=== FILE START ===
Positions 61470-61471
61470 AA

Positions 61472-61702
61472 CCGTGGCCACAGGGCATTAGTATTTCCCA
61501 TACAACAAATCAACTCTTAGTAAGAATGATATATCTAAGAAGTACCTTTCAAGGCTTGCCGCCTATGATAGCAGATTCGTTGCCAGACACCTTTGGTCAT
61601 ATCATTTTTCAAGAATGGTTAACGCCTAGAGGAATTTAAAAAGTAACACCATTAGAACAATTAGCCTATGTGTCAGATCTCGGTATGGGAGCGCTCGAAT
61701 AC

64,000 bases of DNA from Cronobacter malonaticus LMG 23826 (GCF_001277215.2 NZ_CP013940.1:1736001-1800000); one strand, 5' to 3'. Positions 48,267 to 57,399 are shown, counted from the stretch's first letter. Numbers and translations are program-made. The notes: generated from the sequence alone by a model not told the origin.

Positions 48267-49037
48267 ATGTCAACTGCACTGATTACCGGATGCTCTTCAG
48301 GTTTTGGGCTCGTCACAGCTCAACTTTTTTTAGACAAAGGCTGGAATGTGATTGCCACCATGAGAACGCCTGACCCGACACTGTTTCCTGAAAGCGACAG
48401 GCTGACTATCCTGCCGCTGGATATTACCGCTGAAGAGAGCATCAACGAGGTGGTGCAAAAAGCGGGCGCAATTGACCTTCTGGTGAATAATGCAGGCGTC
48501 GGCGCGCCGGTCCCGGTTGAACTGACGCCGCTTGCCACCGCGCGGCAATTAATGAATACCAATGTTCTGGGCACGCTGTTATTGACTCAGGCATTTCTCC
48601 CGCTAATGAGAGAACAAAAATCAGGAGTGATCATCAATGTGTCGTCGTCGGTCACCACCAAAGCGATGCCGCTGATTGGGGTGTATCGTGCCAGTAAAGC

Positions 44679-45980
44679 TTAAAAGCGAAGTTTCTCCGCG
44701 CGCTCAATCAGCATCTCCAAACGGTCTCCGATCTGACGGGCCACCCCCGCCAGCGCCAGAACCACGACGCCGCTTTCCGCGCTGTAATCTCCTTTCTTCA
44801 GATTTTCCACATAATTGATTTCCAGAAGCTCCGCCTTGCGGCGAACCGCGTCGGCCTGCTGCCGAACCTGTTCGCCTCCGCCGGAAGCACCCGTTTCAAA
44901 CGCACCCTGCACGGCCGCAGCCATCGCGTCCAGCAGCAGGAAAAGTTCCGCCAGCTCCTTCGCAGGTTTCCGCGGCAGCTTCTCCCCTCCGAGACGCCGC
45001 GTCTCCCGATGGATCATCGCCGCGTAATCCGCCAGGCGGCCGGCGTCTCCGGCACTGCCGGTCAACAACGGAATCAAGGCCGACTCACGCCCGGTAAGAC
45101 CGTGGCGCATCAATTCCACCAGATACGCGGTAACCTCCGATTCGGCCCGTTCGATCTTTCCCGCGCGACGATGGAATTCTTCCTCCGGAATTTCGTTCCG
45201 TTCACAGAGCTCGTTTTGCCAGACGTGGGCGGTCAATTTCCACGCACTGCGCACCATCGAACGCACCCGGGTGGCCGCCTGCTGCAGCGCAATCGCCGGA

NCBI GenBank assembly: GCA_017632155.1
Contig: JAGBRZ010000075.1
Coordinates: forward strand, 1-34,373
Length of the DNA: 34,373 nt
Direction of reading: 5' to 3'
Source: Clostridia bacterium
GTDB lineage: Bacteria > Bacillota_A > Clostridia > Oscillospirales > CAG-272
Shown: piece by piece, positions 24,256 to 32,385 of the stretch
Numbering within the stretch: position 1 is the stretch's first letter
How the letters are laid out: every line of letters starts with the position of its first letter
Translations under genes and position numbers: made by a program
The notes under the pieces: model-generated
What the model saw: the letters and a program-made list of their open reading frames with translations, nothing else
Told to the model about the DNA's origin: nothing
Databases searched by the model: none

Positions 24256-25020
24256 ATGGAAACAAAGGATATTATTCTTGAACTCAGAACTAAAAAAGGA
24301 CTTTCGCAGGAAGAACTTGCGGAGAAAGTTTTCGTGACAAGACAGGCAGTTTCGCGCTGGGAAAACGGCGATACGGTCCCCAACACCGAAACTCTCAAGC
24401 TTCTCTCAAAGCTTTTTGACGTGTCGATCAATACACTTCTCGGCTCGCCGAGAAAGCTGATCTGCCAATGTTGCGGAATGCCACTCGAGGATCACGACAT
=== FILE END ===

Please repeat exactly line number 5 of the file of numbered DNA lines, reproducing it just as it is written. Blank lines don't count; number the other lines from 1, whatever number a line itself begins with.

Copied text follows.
61501 TACAACAAATCAACTCTTAGTAAGAATGATATATCTAAGAAGTACCTTTCAAGGCTTGCCGCCTATGATAGCAGATTCGTTGCCAGACACCTTTGGTCAT